Latest numbers reveal California’s changing political landscape

While a majority of Californians are of the opinion that the nation is headed in the wrong direction, a recent study from the Public Policy Institute of California (PPIC) indicates that overall statewide voter registration has increased, with likely voters tending to lean conservative.

     “As of February 2011, voter registration is at 72.8% with 17.2 million of the 23.6 million eligible voters registered to vote. Forty-four percent are registered as Democrats, 30.9% as Republicans, 20.4% as decline-to-state or Independents, and 4.7% as other parties,” the study said.

The PPIC goes on to note that since 2007, which was the last odd-numbered year before a presidential election, the percentage of eligible voters who have registered has grown from 68.9% to 72.8%. Since 2007, Democrats have grown from 42.5% to 44%. Independents have grown from 18.8% to 20.4%. Republican registration in the state has decreased from 34.2% to 30.9%.

From what the PPIC indicates in its data, however, there’s a different story to be told about California’s likely voters. 40% say that they are conservative, compared to 32% with liberal leanings and 29% who say that they are middle-of-the-road. Among infrequent voters, a plurality of them lean conservative with 36% identifying themselves as such. Following close behind, at 33%, are middle-of-the-road voters. And trailing in the pack of infrequent voters, at 31%, are voters who identify themselves as liberal.

So, even though the state as a whole may strongly lean Democratic, likely voters tend to be conservative while unregistered adults tend to lean toward the Democratic Party. Out of all three ideologically aligned voter identifications, the highest number of unregistered voters, at 47%, lean Democratic, while 19% of unregistered voters lean Republican. Los Angeles in particular has a high percentage of unregistered adults.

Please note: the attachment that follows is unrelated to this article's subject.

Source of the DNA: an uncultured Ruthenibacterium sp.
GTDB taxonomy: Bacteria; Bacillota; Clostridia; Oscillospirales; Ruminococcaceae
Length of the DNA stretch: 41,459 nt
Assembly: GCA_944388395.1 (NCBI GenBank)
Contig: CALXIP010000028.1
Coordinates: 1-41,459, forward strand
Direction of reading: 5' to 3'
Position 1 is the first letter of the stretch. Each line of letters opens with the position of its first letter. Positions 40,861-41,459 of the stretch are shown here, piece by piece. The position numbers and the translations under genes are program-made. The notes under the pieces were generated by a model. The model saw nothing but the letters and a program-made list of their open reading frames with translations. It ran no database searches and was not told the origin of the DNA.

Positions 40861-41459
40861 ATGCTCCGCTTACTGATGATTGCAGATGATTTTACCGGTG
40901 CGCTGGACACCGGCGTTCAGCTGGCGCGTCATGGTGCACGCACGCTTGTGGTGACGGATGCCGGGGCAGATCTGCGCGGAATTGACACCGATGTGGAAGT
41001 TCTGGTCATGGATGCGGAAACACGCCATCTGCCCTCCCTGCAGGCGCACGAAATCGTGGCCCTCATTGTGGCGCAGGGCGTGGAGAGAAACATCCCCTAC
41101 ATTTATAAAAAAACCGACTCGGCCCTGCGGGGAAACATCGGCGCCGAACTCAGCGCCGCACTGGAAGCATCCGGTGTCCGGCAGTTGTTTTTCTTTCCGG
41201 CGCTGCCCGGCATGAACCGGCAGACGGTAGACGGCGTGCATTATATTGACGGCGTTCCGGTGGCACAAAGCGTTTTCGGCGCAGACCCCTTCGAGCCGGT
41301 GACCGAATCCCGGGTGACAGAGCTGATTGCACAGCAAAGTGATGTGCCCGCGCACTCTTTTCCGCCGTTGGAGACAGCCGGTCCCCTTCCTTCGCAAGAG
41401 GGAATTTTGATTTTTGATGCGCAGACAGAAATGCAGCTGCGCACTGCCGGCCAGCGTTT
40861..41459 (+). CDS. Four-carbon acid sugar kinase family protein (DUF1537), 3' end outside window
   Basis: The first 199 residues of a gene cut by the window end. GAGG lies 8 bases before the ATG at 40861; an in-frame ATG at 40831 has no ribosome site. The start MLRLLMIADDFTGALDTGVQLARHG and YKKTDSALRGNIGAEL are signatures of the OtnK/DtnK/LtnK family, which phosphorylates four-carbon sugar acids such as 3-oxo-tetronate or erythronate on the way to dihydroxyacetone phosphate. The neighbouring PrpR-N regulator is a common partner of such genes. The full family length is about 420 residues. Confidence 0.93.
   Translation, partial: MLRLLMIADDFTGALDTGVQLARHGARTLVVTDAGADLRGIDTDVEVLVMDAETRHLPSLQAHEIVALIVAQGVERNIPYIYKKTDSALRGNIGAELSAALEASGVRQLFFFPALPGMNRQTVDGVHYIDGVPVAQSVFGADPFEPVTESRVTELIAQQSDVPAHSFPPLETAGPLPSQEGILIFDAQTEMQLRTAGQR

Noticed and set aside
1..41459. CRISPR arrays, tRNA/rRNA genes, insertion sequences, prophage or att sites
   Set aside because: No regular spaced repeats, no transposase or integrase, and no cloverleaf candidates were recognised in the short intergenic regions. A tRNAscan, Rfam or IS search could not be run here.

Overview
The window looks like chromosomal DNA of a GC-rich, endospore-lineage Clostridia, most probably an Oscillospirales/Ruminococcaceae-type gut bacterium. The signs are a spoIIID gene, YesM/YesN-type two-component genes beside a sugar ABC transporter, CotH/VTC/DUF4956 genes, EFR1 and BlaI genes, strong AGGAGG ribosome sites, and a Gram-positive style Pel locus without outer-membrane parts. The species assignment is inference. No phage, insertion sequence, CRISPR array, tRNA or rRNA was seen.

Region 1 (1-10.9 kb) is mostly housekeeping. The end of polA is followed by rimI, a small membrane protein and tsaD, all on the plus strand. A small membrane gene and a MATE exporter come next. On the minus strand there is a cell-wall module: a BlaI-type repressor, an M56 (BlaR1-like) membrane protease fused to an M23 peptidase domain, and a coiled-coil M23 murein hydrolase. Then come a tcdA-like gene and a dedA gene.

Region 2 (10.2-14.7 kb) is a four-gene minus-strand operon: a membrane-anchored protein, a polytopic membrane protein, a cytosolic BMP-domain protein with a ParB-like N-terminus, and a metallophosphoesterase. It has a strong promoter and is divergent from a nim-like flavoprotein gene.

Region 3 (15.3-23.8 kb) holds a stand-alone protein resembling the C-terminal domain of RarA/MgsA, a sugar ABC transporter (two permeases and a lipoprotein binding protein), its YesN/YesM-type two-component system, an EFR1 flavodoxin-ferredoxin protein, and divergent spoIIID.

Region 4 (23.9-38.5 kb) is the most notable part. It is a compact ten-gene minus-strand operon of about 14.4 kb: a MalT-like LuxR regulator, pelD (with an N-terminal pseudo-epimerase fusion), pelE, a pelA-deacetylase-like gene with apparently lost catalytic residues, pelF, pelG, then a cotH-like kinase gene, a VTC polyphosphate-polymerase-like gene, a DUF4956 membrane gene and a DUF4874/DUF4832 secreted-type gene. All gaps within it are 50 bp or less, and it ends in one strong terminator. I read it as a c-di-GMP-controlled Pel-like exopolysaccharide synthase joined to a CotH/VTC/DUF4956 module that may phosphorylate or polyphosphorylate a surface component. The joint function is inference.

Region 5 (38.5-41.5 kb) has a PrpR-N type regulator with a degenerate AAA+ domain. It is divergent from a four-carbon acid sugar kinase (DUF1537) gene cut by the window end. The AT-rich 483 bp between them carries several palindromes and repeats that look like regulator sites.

There are also those likely voters who are unaccounted for when it comes to finding a political party to call home. 34% of likely voters do not lean toward a political party or don’t know which one suits them. 

PPIC’s study takes into account the fact that although non-Hispanic whites comprise only 44% of California’s adult population, they actually make up a solid majority (65%) of the state’s likely voters. Since 2007, the percentage of white likely white voters has decreased, while the proportion of likely Hispanic voters has risen slightly. Likely voters from the Asian population have increased slightly as well.

As for demographics, likely voters tend to be older, more educated, and more affluent. PPIC says that they own their own homes and were born in the U.S.

These findings demonstrate just how much California’s political environment has changed in the past few years. More voters appear willing to participate in the political process, which is in all likelihood a response to seeing little to no change in the resolution of California’s myriad problems.

This recent study from the Public Policy Institute of California was conducted of at least 2,000 state residents and encompassed all the state’s regions. They were conducted at random by both landline and cell phones. It had a +/- 3 point margin of error and a 95% confidence level. When it came to defining likely voters, PPIC defined them as those who were consistently active in following the news and participating in elections. More on the study’s methodology can be found here